Evangelizing newsgames is not just about convincing journalists that they should create and use games to express ideas and inform the public. It’s also about getting journalists to recognize newsgames that are created outside of professional institutions as works in dialogue with their field. Even if a person cannot produce a game on his own, newsgames can still be shared and discussed. Expending a modest amount of effort in this capacity would go a long way toward the adoption of newsgames as a form.
Last week we wrote on our project blog about the media’s reception of a German student-produced non-commercial game, 1378(km). The student intended to build a little world that addressed the issues of both the Eastern and Western halves of Germany during the Cold War. Due to be released on the 20th anniversary of the unification of Germany, it has already sparked controversy thanks to the reaction from memorial organizations and some families of those killed while trying to leave the Communist East. Like many of the other videogame controversies surrounding real world events, the groups said that 1378(km) was insensitive and the subject was not appropriate for a medium associated with play and fun.
Journalists unfamiliar with the concept of newsgames covered the story with characteristic impartiality. Articles from the BBC, CBC, Reuters, and Time look almost identical. The facts of the story are described in plain detail; stakeholders were given equal (but not ample) opportunity to explain themselves. The issue is that, while the journalists made their readers aware of the subject in question, they did nothing to explore the issues involved. Below is a trailer/teaser for the game:
None of the writers consulted with outside sources to determine the context in which the student’s game exists. None of the writers asked to play an early build of the game in order to analyze the issue. The outcome of their inquiry was a report: A factual, but dreadfully boring report.
Because the game had not yet been released, the controversy surrounding it has forced its creator to push back the release by a few months. It’s therefore premature to judge its integrity as a documentary game engaged in a journalistic role. But the treatment it received signaled the news media’s belief that it was not — and could not — be a significant contribution to the historical dialogue.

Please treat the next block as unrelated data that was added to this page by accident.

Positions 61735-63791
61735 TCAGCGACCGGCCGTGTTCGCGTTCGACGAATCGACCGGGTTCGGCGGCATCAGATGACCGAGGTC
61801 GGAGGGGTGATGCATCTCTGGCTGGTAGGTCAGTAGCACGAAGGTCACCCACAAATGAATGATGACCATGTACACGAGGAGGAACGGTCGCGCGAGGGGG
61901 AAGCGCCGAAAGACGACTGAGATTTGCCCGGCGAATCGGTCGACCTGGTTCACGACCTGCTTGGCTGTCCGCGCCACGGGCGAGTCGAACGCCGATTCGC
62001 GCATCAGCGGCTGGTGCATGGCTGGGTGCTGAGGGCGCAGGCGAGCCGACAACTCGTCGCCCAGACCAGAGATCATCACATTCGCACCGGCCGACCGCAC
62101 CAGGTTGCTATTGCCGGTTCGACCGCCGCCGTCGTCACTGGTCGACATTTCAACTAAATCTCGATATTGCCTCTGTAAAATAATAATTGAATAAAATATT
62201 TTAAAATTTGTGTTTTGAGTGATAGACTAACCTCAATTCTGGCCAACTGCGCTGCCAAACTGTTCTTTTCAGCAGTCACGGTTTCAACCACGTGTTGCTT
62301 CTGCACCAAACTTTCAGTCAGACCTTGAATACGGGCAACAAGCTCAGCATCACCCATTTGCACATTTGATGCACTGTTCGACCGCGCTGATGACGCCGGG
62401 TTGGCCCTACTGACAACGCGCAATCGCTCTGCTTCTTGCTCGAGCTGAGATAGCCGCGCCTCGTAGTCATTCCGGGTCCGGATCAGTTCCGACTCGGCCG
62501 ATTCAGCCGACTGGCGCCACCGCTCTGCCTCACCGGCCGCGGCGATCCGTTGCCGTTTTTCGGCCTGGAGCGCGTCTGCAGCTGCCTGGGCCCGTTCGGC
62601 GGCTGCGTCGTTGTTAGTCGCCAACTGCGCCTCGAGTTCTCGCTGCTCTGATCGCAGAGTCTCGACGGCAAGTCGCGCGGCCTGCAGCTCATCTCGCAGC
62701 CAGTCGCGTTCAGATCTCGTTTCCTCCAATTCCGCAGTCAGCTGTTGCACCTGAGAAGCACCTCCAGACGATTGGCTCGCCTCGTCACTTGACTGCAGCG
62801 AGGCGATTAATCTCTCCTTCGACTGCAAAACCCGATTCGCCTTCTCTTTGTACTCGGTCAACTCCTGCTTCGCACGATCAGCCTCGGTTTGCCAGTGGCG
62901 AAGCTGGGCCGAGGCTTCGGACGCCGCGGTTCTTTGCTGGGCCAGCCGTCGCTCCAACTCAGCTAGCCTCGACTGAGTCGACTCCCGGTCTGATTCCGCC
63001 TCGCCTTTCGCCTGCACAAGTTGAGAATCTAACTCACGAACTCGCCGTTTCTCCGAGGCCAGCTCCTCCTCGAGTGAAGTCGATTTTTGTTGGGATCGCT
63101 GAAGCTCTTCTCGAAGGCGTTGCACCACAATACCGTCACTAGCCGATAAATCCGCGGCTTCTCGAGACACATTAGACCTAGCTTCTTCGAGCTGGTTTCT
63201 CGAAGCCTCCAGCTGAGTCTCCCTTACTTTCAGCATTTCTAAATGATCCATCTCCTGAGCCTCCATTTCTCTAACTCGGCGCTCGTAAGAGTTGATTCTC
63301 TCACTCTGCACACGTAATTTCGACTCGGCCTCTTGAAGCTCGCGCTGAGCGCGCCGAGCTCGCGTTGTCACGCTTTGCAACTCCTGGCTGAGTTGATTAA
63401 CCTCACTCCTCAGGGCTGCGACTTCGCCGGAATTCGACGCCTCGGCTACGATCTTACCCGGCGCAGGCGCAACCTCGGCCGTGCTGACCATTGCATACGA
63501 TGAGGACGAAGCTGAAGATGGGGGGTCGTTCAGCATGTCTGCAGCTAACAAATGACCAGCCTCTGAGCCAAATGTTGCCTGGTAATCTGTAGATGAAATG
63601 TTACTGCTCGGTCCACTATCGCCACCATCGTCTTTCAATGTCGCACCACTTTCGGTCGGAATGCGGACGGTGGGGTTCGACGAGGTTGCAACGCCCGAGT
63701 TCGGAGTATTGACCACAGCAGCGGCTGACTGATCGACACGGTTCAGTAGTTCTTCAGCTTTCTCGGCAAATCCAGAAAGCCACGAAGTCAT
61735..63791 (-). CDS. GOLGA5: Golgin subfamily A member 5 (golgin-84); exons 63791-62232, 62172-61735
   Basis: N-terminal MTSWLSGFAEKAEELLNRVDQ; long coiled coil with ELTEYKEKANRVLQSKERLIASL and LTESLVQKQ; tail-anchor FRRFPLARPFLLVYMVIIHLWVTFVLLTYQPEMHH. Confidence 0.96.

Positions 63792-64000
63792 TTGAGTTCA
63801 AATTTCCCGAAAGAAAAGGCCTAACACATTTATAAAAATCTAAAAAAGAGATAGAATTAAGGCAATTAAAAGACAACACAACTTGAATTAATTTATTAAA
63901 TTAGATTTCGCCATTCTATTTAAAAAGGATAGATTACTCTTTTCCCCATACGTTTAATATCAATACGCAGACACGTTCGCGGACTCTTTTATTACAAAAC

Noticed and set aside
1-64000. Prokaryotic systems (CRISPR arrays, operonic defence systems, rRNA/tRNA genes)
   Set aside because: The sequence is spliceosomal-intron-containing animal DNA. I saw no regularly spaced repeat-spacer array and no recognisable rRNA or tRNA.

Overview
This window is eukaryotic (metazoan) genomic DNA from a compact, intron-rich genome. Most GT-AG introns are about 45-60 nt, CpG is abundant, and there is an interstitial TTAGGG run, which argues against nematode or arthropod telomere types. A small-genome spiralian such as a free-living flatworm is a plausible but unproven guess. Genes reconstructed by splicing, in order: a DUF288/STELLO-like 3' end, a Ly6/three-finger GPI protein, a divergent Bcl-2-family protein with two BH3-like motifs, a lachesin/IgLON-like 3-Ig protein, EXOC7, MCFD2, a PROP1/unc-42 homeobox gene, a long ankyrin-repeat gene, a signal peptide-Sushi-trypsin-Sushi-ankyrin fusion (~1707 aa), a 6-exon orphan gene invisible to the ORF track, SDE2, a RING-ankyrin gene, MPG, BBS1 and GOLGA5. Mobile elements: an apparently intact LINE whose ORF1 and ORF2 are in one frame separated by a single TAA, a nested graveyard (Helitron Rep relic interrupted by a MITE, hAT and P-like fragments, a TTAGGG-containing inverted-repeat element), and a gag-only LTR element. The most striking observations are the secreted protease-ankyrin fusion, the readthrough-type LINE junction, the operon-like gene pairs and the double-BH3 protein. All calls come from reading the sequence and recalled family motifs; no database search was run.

Part of our duty as newsgames researchers is to explicate the newsgame’s potential. Our book, Newsgames: Journalism at Play, concludes with the charge that journalists should take risks and produce these kinds of games. But we underplayed the importance of asking news professionals to look for, investigate, and even scrutinize games being created by those outside of the industry.
Getting Journalists Involved
How can journalists involve themselves in this dialogue? It’s easy: Play and discuss.
When we started our research, we had an idea of what a newsgame would look like (short games about recent topics in the news), and the capacity in which it would function (raising awareness while taking a stance). We did not immediately know that games could be used to do journalism, but we had an inkling and decided to take the plunge. It was by playing and discussing that we learned newsgames manifest themselves in varied forms. We now ask professional journalists to do the same.
The tool that we’re currently building to help produce newsgames will not succeed without the help of professional journalists. To this end, we wish to share our knowledge, encourage discussion between journalists and newsgames producers, and promote the potential contributions of a complementary way of delivering the news.
In our book we identify seven categories of newsgames: Current event, infographic, documentary, puzzle, games for communities, games about journalism, and platforms for creating games. These are not all the possible categories, of course, but they illustrate the variety of uses and forms. Until the relationship between documentary filmmaking and journalism is demonstrated, the burgeoning potential of the historical interpretation taking place in 1378(km) lies untapped and unexplained.
We ask that journalists play newsgames and share them among each other. You don’t have to be an expert in games to detail your experiences of playing and share how you feel about the material. The best way to develop expertise is to immerse oneself in examples. By doing so, journalists will be able to respond to works produced by non-professionals. They can then provide valuable feedback by highlighting the strengths of the work and making suggestions to address its weaknesses. Game designers would benefit greatly from this feedback as it would bolster their work — and news professionals would benefit by developing an understanding of an emerging format for news content.